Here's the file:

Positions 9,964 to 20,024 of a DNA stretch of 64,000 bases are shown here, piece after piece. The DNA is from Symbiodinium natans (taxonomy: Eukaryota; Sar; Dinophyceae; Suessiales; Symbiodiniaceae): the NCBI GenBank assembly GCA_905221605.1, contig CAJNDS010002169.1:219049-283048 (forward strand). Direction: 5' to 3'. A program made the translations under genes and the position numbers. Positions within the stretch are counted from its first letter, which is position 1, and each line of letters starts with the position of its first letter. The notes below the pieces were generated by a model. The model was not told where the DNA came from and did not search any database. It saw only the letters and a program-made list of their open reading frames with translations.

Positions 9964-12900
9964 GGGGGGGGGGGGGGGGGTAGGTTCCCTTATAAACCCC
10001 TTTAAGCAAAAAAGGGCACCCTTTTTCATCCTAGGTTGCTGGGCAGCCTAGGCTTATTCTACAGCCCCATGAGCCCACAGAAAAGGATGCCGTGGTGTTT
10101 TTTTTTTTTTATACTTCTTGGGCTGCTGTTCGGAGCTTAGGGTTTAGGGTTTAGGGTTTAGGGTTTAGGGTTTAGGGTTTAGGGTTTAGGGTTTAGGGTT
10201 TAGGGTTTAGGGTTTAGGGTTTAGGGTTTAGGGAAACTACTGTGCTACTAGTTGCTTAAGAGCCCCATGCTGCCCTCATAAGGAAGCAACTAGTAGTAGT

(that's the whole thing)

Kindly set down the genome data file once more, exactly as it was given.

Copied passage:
Positions 9,964 to 20,024 of a DNA stretch of 64,000 bases are shown here, piece after piece. The DNA is from Symbiodinium natans (taxonomy: Eukaryota; Sar; Dinophyceae; Suessiales; Symbiodiniaceae): the NCBI GenBank assembly GCA_905221605.1, contig CAJNDS010002169.1:219049-283048 (forward strand). Direction: 5' to 3'. A program made the translations under genes and the position numbers. Positions within the stretch are counted from its first letter, which is position 1, and each line of letters starts with the position of its first letter. The notes below the pieces were generated by a model. The model was not told where the DNA came from and did not search any database. It saw only the letters and a program-made list of their open reading frames with translations.

Positions 9964-12900
9964 GGGGGGGGGGGGGGGGGTAGGTTCCCTTATAAACCCC
10001 TTTAAGCAAAAAAGGGCACCCTTTTTCATCCTAGGTTGCTGGGCAGCCTAGGCTTATTCTACAGCCCCATGAGCCCACAGAAAAGGATGCCGTGGTGTTT
10101 TTTTTTTTTTATACTTCTTGGGCTGCTGTTCGGAGCTTAGGGTTTAGGGTTTAGGGTTTAGGGTTTAGGGTTTAGGGTTTAGGGTTTAGGGTTTAGGGTT
10201 TAGGGTTTAGGGTTTAGGGTTTAGGGTTTAGGGAAACTACTGTGCTACTAGTTGCTTAAGAGCCCCATGCTGCCCTCATAAGGAAGCAACTAGTAGTAGT